Back to the issue of the Apple software, while I realize that they don't hold the k-12 market share they once did, iMovie and GarageBand are enormously popular with teachers and kids. That is part of the value in purchasing MacBooks or iMacs for schools.

I think its true that lesser computers can do much of what we need to do but question how responsive a 486 running Win'95 would be once your browser hit an AJAX-heavy Web 2.0 site (like Ning) or how well Flash player would perform.

I don't think its necessary to be on running the fastest processors out there, but I work with kids and they aren't exactly patient when it comes to waiting for the screen to refresh or for an application to open or save.

My opinion of the OLPC project is that its a great effort.
I would Love an apple laptop that is kid friendly. While the price point is important it would need to incorporate the kid friendly design of the OLPC. The replacement battery would need to be under 20 dollars. It would have to be water resistant and have a sealed keyboard like the XO.

Once of the big problems with the FTL laptops was the batteries died after year 2 and the 90 replacement cost per unti were way to expensive. Plus because they could break so easily by sliding off a table or the goo from sticky little finger leaking through to the mother board., they simply were not long lasting.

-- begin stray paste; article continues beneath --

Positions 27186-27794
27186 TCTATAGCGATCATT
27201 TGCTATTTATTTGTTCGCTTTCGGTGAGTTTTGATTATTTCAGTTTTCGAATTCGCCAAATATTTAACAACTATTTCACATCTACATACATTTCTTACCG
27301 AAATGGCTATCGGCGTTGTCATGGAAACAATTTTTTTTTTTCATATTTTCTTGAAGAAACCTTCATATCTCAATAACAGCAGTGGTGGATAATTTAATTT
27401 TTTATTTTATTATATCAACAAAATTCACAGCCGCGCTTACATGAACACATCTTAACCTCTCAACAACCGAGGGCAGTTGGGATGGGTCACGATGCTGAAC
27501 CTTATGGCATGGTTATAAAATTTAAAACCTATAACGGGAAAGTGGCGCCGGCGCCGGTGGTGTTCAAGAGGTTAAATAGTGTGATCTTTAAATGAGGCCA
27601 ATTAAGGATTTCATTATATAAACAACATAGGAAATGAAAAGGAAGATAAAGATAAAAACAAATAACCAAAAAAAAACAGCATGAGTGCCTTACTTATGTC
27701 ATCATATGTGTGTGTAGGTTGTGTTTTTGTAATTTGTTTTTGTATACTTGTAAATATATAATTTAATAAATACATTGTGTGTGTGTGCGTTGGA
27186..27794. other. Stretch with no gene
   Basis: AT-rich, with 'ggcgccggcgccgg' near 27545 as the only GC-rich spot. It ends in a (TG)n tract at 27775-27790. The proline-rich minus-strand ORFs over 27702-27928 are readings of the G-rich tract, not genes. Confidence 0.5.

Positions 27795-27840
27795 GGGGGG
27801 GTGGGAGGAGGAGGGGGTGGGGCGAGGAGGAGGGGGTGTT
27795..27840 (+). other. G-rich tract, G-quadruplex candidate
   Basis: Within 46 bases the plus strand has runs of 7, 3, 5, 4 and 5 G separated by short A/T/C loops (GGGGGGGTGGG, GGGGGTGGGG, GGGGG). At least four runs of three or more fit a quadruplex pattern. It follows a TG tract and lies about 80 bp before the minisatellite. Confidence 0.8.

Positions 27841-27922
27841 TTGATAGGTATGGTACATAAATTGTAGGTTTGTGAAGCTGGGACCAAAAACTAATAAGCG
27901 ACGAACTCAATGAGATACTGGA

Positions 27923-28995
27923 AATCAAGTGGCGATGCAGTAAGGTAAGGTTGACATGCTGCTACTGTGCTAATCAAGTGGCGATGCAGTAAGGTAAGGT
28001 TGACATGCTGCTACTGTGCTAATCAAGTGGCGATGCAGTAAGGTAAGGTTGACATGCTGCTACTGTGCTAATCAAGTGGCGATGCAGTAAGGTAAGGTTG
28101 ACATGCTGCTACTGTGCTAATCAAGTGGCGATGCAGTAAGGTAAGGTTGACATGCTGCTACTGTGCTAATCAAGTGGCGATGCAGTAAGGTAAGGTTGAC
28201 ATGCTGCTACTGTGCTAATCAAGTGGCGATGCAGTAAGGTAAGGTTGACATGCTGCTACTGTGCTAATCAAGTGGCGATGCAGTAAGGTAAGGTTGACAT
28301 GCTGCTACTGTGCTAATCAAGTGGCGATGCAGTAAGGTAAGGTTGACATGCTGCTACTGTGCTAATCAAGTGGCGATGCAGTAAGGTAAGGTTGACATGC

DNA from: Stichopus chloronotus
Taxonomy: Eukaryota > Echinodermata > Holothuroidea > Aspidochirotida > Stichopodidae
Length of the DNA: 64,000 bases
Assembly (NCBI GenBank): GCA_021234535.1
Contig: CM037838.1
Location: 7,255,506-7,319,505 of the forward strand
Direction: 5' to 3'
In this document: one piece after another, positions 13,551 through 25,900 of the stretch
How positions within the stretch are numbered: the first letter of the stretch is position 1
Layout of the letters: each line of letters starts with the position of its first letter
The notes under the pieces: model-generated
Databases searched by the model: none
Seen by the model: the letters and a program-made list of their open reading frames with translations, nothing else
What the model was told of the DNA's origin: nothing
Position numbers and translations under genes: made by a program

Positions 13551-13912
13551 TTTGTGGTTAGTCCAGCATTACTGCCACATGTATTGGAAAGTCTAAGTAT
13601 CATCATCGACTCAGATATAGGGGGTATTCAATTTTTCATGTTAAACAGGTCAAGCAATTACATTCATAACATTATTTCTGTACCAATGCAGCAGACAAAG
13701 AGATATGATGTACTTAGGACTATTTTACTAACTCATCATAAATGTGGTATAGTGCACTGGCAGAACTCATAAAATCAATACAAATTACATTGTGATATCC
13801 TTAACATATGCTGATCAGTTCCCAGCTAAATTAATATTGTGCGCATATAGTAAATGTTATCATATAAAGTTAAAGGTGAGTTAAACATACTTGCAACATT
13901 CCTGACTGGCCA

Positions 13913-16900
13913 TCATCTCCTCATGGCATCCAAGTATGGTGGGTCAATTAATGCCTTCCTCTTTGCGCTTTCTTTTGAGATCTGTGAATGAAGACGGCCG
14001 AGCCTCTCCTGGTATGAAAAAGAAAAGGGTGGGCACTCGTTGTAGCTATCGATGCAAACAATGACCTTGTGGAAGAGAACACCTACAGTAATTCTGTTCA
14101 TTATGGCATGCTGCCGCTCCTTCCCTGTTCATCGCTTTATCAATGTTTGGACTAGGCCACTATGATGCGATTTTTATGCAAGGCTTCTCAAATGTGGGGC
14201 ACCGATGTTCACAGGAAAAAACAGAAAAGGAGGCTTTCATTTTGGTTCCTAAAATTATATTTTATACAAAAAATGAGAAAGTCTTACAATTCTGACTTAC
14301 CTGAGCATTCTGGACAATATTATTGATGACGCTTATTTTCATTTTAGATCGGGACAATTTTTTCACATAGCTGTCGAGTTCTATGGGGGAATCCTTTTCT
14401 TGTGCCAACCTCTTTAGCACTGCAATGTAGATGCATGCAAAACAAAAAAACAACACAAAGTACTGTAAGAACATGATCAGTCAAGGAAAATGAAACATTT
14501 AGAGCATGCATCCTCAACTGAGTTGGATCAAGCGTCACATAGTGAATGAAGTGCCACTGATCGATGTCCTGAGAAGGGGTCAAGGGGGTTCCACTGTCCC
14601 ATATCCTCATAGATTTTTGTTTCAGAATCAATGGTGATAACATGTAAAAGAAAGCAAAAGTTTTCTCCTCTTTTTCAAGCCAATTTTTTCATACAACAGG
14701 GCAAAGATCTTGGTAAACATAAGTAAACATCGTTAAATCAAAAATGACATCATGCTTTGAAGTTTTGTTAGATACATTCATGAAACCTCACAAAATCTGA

The OLPC has opened by the eyes of many people to see that a more kid friendly laptop is very much desired
It's tough to spec these things out when school districts insist that manufacturers compete for contracts based primarily on price. It forces manufacturers to drive down the cost of the machine so far that they don't have enough memory, processor speed, or hard drive space to allow students to use the very creativity programs that make these computers so important.

If you want to buy an extremely cheap computer, you have to sacrifice something. There's just no free lunch.
As Tom pointed out, using creativity software like iMovie and iLife on a Mac takes a lot of memory and hard drive space. They are one of the main reasons that people want Macs in any walk of life, not just students. And yet, many schools end up purchasing underpowered machines that can't do the very things that drove the laptop dream in the first place.

Almost any machine can handle basic office apps, surfing, keeping a photo album and downloading stuff, and I'm sure that any kid would figure out any operating system. But hopefully in schools the use of computers is aimed at creating multimedia, audio, video, simulations, and other things that need higher end machines and stimulate higher order thinking skills.

My exact point is that schools SHOULD be striving to push the limits on what students can do with computers.
Many schools that were using laptops have gone back to work stations because young chidren tend to :
1. Drop them
2. Have sticky fingers that make the keyboards hard to clean when they are over the CPU
3. Have high battery replacement cpsts
4. Heat up too much
5. Do not last longenough- Schools look at a 5-7 year turn around

In my humble opinion schools want the speed, functionality of the typical laptop but ...add would LOVE a sealed keyboard...more robust case ablity to handle the wear and tear kids give them...and a reasonable priced replacement battery.

And since I am dreaming-how about cheaper ink prices as well???